How do Ontarians experience integrated care compared to other provinces and countries?

Many of the greatest risks to quality take place as patients move through different parts of the health system – across care settings and various health care professionals. During these ‘hand-offs’, patients are arguably at their most vulnerable and need to rely on providers for clear communication and care coordination so that they can feel safe and secure. Health systems themselves are also at their most vulnerable – with no widespread authority to oversee patient transitions, both patient and provider must depend on many individual components coming together in a near seamless fashion. When clear care coordination happens, the opportunity for quality care is great.

Care coordination and communication between providers and patients (aged 55 and older) is the focus of the latest report released by Health Quality Ontario (HQO), the provincial advisor on health care quality. As a family doctor, who also serves as the president and CEO of HQO, this report takes on a special meaning for me in my ongoing efforts to improve the quality of the care delivered in my own family practice as well as working in a large emergency department.

Experiencing Integrated Care explores how well health care is being integrated in Ontario, compared to the other provinces and 10 other countries, using information from the 2014 Commonwealth Fund International Health Policy Survey of Older Adults.

Ontario performs among the best across Canada and on an international scale in certain areas of integrated care, such as providers informing patients whom to contact should a question arise about their condition after a hospital stay, and in primary care providers coordinating follow-up care with specialists and other health care providers. Ninety percent of Ontarians surveyed, who had a hospital stay in the past two years, said they knew who to call if a question came up about their treatment. Internationally Ontario was on par with other top-performing countries when it came to hospitals making arrangements for follow-up care, with 81 per cent of Ontarians surveyed saying they left the hospital feeling confident of the next steps to take with their care.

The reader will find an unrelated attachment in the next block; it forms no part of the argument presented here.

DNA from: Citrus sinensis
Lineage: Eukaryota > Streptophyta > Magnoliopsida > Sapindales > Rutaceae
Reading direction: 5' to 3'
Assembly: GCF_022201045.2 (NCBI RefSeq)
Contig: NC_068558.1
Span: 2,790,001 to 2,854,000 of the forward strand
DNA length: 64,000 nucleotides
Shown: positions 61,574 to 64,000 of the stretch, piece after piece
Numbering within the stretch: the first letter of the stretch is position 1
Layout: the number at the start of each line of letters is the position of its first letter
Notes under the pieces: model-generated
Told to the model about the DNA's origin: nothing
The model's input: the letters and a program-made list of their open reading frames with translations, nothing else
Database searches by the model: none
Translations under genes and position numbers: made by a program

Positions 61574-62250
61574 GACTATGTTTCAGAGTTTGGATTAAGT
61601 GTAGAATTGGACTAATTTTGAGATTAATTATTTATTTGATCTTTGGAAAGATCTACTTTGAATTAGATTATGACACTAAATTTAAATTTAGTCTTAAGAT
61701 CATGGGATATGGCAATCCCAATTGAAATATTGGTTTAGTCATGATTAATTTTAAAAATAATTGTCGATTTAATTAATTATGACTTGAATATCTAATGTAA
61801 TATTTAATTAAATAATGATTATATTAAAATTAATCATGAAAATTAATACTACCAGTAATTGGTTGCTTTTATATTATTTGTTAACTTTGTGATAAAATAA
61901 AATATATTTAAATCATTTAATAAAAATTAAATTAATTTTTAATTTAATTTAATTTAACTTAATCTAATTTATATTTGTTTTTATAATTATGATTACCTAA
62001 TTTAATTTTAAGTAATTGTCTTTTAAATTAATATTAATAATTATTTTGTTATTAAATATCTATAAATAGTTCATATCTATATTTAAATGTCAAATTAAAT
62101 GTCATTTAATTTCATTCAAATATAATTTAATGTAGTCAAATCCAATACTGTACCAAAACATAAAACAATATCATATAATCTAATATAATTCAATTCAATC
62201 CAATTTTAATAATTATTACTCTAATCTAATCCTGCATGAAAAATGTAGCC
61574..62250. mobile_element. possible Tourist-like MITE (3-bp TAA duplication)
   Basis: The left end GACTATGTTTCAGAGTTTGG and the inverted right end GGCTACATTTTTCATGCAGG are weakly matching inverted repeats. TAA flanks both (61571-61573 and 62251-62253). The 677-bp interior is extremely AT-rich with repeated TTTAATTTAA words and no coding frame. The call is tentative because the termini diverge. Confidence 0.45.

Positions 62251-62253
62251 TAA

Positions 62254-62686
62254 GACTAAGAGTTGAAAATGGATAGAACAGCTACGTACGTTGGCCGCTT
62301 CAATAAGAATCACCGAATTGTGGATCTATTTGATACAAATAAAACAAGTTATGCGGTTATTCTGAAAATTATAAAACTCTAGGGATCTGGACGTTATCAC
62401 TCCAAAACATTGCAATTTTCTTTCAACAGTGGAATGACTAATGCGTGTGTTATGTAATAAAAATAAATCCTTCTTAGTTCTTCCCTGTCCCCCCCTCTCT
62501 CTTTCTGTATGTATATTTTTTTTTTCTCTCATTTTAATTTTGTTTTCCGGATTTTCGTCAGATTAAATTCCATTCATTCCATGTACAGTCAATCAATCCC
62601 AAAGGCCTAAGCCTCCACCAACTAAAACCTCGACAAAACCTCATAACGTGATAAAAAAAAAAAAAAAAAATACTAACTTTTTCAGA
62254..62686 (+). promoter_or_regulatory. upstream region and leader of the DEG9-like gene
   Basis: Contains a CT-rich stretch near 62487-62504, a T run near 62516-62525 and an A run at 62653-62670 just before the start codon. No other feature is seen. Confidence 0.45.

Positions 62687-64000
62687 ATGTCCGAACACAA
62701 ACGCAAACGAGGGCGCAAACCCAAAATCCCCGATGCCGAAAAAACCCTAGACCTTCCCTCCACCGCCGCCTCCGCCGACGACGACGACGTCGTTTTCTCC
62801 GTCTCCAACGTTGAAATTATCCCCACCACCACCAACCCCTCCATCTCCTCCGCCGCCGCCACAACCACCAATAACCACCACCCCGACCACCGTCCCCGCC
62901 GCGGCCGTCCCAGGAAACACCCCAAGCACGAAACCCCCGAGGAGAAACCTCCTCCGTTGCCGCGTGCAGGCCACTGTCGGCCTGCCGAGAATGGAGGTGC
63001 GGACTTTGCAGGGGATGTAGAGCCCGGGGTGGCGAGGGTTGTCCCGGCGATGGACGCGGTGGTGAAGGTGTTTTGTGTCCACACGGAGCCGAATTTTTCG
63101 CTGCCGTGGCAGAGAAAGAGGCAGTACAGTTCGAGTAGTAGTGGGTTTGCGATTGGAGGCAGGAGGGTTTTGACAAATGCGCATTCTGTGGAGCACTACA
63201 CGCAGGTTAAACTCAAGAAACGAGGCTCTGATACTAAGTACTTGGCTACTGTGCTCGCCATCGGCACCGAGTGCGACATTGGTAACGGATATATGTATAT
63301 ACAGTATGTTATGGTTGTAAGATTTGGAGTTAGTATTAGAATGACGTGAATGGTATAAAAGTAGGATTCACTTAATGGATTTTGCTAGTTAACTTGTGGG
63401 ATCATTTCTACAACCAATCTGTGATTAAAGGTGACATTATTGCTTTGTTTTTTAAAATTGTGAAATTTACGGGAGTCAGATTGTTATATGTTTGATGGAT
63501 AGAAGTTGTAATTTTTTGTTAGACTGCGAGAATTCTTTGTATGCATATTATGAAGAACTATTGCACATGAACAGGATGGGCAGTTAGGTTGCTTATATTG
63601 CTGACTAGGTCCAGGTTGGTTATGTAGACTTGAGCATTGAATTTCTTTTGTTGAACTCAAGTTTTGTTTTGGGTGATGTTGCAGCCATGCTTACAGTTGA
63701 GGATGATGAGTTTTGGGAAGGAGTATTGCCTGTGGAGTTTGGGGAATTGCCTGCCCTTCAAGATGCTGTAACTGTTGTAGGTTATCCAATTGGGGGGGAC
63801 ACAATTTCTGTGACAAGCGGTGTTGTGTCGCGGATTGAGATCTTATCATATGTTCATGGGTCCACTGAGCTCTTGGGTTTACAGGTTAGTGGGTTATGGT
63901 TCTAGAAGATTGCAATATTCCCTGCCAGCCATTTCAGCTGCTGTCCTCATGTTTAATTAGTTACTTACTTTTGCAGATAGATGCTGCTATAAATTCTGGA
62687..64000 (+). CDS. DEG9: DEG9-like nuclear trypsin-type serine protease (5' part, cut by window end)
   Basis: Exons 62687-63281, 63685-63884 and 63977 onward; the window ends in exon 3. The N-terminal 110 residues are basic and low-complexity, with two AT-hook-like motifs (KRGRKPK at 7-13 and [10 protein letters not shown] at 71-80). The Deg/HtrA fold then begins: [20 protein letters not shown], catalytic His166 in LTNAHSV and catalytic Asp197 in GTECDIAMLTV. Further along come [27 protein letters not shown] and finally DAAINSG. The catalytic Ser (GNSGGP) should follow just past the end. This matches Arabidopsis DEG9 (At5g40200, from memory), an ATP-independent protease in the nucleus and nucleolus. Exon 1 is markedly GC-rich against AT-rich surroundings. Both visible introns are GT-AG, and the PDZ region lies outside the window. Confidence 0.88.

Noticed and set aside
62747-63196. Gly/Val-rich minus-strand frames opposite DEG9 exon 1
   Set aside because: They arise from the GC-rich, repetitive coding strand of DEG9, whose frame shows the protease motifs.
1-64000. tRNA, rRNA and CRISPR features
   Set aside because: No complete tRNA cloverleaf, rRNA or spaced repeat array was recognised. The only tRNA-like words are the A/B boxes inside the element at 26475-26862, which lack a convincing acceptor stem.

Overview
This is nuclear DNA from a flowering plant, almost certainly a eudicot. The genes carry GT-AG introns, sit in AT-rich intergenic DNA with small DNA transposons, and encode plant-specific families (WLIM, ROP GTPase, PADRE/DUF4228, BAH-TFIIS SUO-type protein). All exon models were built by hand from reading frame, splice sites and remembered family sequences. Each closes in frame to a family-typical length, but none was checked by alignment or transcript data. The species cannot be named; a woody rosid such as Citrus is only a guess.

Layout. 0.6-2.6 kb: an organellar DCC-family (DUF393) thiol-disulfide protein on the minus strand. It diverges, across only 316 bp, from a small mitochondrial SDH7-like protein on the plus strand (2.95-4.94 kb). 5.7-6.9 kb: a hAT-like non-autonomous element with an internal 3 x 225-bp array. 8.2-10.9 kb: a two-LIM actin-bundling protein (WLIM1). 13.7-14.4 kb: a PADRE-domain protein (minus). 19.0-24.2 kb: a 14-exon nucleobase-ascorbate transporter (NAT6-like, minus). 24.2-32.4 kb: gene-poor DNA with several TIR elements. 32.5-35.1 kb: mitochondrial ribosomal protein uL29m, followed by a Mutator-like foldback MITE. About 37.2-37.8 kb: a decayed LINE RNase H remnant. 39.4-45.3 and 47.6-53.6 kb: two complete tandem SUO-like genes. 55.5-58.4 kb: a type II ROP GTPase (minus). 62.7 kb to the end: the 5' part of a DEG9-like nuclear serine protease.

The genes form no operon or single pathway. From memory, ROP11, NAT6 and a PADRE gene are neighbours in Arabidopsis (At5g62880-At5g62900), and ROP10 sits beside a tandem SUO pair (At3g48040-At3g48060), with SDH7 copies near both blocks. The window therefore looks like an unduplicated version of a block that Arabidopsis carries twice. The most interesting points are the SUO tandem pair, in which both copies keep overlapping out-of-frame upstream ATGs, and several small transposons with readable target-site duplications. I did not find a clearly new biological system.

These numbers are important because this portion of the population often relies on the health system more than others. Of those Ontarians participating in the survey, eight out of 10 reported at least one chronic condition, including more than half (54 per cent) with two or more chronic conditions. Nearly two-thirds of the respondents had seen two or more doctors in the previous year; and more than half (59 per cent) saw or needed to see a specialist in the previous two years. At each of these interactions, care coordination and communication were vital – but as our report shows, they didn’t always take place.

The province’s providers still need to improve in the way they share information and communicate with patients and other health care professionals.

In the survey, 75 per cent of respondents who had been hospitalized said they received written information about what to do and the symptoms to watch for when they returned home – as compared to 89 per cent and 87 per cent of respondents in the United States and New Zealand. That means a quarter of respondents reported leaving the hospital without important written information.


In addition, 10 percent of Ontario respondents said specialist doctors did not have basic medical information or test results at an appointment. Compare that number to France’s results, where just three percent said there was a time in the past two years when their specialist did not have information, or in the Netherlands, where five percent reported that same challenge.

Of course, these are just a few of the revealing statistics captured within the report. It’s easy to provide a litany of data like this, but what is more important is how we use this data to fuel change. It’s evident that hospitals and primary care providers in Ontario are committed to creating better experiences for patients – and we’ve already seen great progress in this respect. But by measuring ourselves against the performance of others in other jurisdictions – whether they are provinces right here in Canada or countries around the world – we know we can do more to improve care where it really matters.

Creating an integrated system takes all of us. I hope data like this will inspire and guide you. How will you improve care coordination and communication for your patients?